ED BENNETT (b.1976): Freefalling, Psychedelia (RTÉ National Symphony Orchestra; David Brophy), Song of the Books (Kate Ellis [cello], Decibel; Daniele Rosina), Organ Grinder (Orkest de Ereprijs; Wim Boerman), Magnetic (Jack McNeill [bass clarinet], Eliza McCarthy [piano]).
Catalogue Number: 11W065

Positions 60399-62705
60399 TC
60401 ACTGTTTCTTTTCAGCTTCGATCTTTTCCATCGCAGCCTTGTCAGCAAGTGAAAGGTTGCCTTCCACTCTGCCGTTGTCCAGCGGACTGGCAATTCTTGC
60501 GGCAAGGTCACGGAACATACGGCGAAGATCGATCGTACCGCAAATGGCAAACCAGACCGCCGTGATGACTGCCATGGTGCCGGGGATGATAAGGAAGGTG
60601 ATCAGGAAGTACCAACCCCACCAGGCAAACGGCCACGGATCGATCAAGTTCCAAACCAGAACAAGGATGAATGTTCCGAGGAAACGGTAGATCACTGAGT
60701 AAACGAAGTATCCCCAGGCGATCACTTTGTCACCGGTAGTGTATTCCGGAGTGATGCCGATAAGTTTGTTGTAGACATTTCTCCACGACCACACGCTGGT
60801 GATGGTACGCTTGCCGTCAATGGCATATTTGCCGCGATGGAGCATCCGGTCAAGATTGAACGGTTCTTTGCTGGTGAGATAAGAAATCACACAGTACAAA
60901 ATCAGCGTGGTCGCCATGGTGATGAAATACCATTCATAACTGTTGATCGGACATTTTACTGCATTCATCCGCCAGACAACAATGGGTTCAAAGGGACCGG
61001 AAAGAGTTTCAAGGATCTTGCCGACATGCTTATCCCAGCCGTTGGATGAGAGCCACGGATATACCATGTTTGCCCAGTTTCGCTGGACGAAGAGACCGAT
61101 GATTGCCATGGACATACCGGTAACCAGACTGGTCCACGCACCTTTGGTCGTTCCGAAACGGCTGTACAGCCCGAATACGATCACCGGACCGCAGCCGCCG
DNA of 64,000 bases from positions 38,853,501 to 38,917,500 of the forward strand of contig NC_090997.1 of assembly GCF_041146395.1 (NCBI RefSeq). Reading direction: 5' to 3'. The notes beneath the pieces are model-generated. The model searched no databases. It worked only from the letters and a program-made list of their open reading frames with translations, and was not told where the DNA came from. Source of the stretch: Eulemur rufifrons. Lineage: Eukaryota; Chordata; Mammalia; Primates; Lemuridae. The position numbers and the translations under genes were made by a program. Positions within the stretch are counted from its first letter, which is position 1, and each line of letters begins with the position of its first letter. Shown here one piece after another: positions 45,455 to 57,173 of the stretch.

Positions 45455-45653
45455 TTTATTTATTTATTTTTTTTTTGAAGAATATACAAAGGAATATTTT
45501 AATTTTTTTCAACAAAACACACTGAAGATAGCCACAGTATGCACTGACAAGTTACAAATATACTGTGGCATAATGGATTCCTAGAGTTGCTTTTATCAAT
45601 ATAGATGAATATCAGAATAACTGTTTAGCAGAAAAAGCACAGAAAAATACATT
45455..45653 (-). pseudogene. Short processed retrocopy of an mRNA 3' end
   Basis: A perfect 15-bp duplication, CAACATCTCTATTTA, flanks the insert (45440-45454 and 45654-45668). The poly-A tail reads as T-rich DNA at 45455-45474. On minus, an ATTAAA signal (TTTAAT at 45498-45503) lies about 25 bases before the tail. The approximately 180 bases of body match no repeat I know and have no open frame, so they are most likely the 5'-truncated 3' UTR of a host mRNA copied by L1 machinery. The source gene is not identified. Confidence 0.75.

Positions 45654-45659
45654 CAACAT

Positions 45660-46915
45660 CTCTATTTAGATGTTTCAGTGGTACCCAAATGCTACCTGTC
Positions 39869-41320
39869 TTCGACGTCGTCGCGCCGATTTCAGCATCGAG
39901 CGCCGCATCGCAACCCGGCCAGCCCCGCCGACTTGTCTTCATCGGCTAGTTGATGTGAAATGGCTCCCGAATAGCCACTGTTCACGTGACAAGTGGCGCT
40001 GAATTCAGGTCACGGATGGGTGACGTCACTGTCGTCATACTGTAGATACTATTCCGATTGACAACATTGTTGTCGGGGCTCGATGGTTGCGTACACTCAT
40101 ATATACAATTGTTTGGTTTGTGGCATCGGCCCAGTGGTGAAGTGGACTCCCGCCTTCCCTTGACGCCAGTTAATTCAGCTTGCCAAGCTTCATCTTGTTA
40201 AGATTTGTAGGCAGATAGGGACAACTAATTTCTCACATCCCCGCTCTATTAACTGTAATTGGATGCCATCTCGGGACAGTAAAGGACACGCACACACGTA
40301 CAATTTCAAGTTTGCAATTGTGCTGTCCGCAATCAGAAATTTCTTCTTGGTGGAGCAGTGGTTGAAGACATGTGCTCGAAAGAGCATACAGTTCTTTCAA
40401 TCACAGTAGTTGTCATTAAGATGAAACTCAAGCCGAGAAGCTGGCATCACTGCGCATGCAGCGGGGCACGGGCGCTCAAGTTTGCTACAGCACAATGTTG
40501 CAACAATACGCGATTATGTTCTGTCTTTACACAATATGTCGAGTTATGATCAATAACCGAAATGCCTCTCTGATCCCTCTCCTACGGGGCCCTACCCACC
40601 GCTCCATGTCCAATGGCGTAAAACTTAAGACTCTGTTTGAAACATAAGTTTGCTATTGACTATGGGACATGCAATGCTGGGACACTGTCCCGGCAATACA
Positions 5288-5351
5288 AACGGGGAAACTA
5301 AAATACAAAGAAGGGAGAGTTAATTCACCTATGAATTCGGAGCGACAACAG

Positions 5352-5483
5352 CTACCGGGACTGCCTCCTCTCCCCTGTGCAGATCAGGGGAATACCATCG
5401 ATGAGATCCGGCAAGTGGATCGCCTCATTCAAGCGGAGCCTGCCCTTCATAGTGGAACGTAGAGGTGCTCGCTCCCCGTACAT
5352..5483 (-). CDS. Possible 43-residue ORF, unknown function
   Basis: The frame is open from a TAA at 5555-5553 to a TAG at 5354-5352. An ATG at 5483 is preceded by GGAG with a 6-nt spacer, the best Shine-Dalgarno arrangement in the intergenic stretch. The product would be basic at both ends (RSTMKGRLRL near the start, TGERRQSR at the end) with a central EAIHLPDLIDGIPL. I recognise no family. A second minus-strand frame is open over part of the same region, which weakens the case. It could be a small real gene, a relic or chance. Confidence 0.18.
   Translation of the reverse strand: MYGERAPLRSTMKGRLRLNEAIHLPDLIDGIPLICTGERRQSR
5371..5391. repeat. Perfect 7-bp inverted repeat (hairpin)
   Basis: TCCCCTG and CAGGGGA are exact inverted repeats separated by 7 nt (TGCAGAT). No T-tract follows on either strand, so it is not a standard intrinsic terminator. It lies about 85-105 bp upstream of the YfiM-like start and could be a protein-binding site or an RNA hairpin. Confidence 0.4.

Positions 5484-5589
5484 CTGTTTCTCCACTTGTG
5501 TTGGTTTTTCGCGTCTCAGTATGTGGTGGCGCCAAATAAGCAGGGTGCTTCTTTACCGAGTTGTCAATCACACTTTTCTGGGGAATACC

Description: Bennett has an individual and unmistakable style, which largely relies on powerfully rhythmic material with the visceral impact - and unrelenting volume - of a rock concert (though the music has little in common with the actual sound of 'non-classical' genres). Up-front, in-your-face, aggressive, poundingly insistent, and loud; this is the Marmite of contemporary music - you will probably either love it or loathe it, but you are unlikely to be indifferent to it. Having said all of which, there is a great deal of variety to these pieces, even though they share the hard-driven, percussive, confrontational æsthetic described above. Freefalling, inspired by Felix Baumgartner’s 2012 world-record freefall from the edge of space - remember that?- is a succession of jittery, rhythmically pounding cells, consisting of a couple of chords and some fanfares; an unruly cousin of minimalism. Song of the Books is a "wall of sound" for cello, ensemble and electronics, in three movements, using the traditional Irish air, Amhrán na Leabhar, as its basis. A half-hour work structured like a traditional three-movement concerto (that being the only traditional thing about it), it makes a definite impact, like the other works here. Psychedelia builds slowly, from sparse but strident solo lines to swirling, rolling full orchestral textures, as though as the psychedelic takes hold one is transported to an infinite John Luther Adams soundscape of the mind - which seems about right. The trip turns bad, the landscape nightmarish, before resolving into a serene, blissed-out version of reality. Organ Grinder is a concerto for MIDI organ and strident Louis Andriessenesque ensemble, featuring the widest range of timbral and gestural contrasts of the works here, with the battering percussive cells of Freefalling accompanying the organ which thrillingly transforms between fairground organ, the mighty Wurlitzer of the music hall, and cascading roulades of notes and clusters borrowed from the world of the contemporary concert organ.